This Sunday (February 14) is not only Valentine’s Day; it is also the first Sunday in Lent. The Lenten Season is a time when Christ’s followers prepare our hearts, minds, and souls for the observance of the highest festival of the church year, Easter (March 27th in 2016). The season of Lent extends over a forty-six day period beginning Ash Wednesday (February 10, 2016) and ending on the eve of Easter (March 26, 2016). This represents the forty days Christ fasted in the wilderness (fast days) plus the six Sundays in Lent (feast days). Holy Week is the last week in Lent beginning with Palm Sunday (March 20, 2016). Special attention is given to Holy Week because of its significance as a review of the events of the passion of Christ.
In the early church, Lent was a time of intense preparation of baptismal candidates who would then be baptized on Easter. Each church member was expected to approach Lent each year as he or she had done when solemnly preparing for his or her baptism. Lent became, then, a time for each Christian to reflect upon his/her relationship with Christ. This time of inward reflection might include the abstention of certain activities (“giving up” something for Lent) or it might entail devoting more time than usual to religious exercises such as prayer, scripturereading or some type of mission project (“doing something” for Lent).
As part of my own Lenten preparation, I often read or reread a devotional book such as An Inner Journey to Easter by Anne Killinger. Perhaps there is a devotional book or guide that you have been meaning to read or use. The Lenten season would be a good time to do so. (You might want to visit the web site d365.org.) Maybe you will join the many other Christians who will “give up” something as part of your spiritual preparation (a negative attitude, a critical spirit, a tendency to gossip, etc.). Perhaps you will resolve to “do something” during Lent such as: offering more words of encouragement to others; reading through one of the four gospels; reading the Passion Narratives (Matt. 26:14 – 27:66; Mark 14:1-15:47; Luke 22:14 – 23:56; John 18:1-19:42); writing letters of appreciation to folks who have blessed your life; visiting a shut-in or homebound person; volunteering in a mission or ministry endeavor (such as at the Mission Lexington Dental or Medical Clinic or at the ROC); participating in our Winter Mission Blitz day on March 5; or resolving to participate faithfully in Sunday Bible study and worship.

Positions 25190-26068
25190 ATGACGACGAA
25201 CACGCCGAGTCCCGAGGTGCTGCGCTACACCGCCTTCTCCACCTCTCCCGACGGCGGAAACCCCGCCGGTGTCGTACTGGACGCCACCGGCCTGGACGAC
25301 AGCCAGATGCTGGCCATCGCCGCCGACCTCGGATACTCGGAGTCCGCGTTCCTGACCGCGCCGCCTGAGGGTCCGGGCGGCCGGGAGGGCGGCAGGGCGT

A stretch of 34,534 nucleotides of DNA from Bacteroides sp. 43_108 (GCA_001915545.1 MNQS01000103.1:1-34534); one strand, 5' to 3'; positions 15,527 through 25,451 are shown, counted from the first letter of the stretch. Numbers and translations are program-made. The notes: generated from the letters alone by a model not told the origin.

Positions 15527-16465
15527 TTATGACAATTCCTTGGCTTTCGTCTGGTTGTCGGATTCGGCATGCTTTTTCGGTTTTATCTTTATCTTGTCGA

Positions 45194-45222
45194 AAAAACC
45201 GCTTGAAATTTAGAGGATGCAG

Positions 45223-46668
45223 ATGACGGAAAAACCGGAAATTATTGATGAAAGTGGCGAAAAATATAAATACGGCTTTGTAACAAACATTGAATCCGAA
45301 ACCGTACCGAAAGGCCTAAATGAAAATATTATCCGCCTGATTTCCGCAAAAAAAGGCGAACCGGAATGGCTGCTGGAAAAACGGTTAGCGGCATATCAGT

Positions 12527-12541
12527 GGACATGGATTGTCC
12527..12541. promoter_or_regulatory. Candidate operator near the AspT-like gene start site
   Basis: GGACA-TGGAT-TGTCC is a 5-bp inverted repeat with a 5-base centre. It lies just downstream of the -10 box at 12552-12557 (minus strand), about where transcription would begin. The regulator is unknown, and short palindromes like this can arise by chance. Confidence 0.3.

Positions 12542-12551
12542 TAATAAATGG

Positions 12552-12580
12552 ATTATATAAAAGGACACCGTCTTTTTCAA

Between now and Easter, I encourage you to spend some time reflecting and working on your relationship with Christ. May the next several weeks be a meaningful time of spiritual growth and reflection for our church family as we prepare to celebrate Easter.